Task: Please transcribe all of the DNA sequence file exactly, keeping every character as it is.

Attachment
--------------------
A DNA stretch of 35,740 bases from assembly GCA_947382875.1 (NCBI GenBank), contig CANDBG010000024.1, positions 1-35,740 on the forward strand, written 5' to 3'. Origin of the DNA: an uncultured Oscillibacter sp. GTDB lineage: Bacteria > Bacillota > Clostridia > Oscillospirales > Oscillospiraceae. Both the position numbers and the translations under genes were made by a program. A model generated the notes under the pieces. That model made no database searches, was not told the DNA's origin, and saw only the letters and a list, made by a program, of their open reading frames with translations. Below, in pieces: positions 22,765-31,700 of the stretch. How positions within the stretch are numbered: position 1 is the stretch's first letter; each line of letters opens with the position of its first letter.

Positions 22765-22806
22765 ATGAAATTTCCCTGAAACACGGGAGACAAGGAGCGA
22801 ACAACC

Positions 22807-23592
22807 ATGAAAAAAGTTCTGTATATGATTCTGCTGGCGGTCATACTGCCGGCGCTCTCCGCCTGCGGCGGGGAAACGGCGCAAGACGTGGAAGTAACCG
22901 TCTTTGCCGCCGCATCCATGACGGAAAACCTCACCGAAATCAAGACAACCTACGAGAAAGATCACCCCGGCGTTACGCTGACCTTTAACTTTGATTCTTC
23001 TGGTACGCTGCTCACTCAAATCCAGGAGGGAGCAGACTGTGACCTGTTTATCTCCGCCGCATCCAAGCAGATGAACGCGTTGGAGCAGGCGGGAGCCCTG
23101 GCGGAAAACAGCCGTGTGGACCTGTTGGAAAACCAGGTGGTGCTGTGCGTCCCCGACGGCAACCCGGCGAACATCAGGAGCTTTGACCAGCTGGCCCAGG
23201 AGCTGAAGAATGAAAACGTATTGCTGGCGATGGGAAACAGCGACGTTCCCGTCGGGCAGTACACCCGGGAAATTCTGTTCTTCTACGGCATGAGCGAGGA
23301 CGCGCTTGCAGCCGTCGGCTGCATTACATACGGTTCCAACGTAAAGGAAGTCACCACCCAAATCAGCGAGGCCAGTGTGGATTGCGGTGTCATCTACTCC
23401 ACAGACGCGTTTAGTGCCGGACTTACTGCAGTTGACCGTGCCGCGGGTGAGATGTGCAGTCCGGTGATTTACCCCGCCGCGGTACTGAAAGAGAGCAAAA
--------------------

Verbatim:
A DNA stretch of 35,740 bases from assembly GCA_947382875.1 (NCBI GenBank), contig CANDBG010000024.1, positions 1-35,740 on the forward strand, written 5' to 3'. Origin of the DNA: an uncultured Oscillibacter sp. GTDB lineage: Bacteria > Bacillota > Clostridia > Oscillospirales > Oscillospiraceae. Both the position numbers and the translations under genes were made by a program. A model generated the notes under the pieces. That model made no database searches, was not told the DNA's origin, and saw only the letters and a list, made by a program, of their open reading frames with translations. Below, in pieces: positions 22,765-31,700 of the stretch. How positions within the stretch are numbered: position 1 is the stretch's first letter; each line of letters opens with the position of its first letter.

Positions 22765-22806
22765 ATGAAATTTCCCTGAAACACGGGAGACAAGGAGCGA
22801 ACAACC

Positions 22807-23592
22807 ATGAAAAAAGTTCTGTATATGATTCTGCTGGCGGTCATACTGCCGGCGCTCTCCGCCTGCGGCGGGGAAACGGCGCAAGACGTGGAAGTAACCG
22901 TCTTTGCCGCCGCATCCATGACGGAAAACCTCACCGAAATCAAGACAACCTACGAGAAAGATCACCCCGGCGTTACGCTGACCTTTAACTTTGATTCTTC
23001 TGGTACGCTGCTCACTCAAATCCAGGAGGGAGCAGACTGTGACCTGTTTATCTCCGCCGCATCCAAGCAGATGAACGCGTTGGAGCAGGCGGGAGCCCTG
23101 GCGGAAAACAGCCGTGTGGACCTGTTGGAAAACCAGGTGGTGCTGTGCGTCCCCGACGGCAACCCGGCGAACATCAGGAGCTTTGACCAGCTGGCCCAGG
23201 AGCTGAAGAATGAAAACGTATTGCTGGCGATGGGAAACAGCGACGTTCCCGTCGGGCAGTACACCCGGGAAATTCTGTTCTTCTACGGCATGAGCGAGGA
23301 CGCGCTTGCAGCCGTCGGCTGCATTACATACGGTTCCAACGTAAAGGAAGTCACCACCCAAATCAGCGAGGCCAGTGTGGATTGCGGTGTCATCTACTCC
23401 ACAGACGCGTTTAGTGCCGGACTTACTGCAGTTGACCGTGCCGCGGGTGAGATGTGCAGTCCGGTGATTTACCCCGCCGCGGTACTGAAAGAGAGCAAAA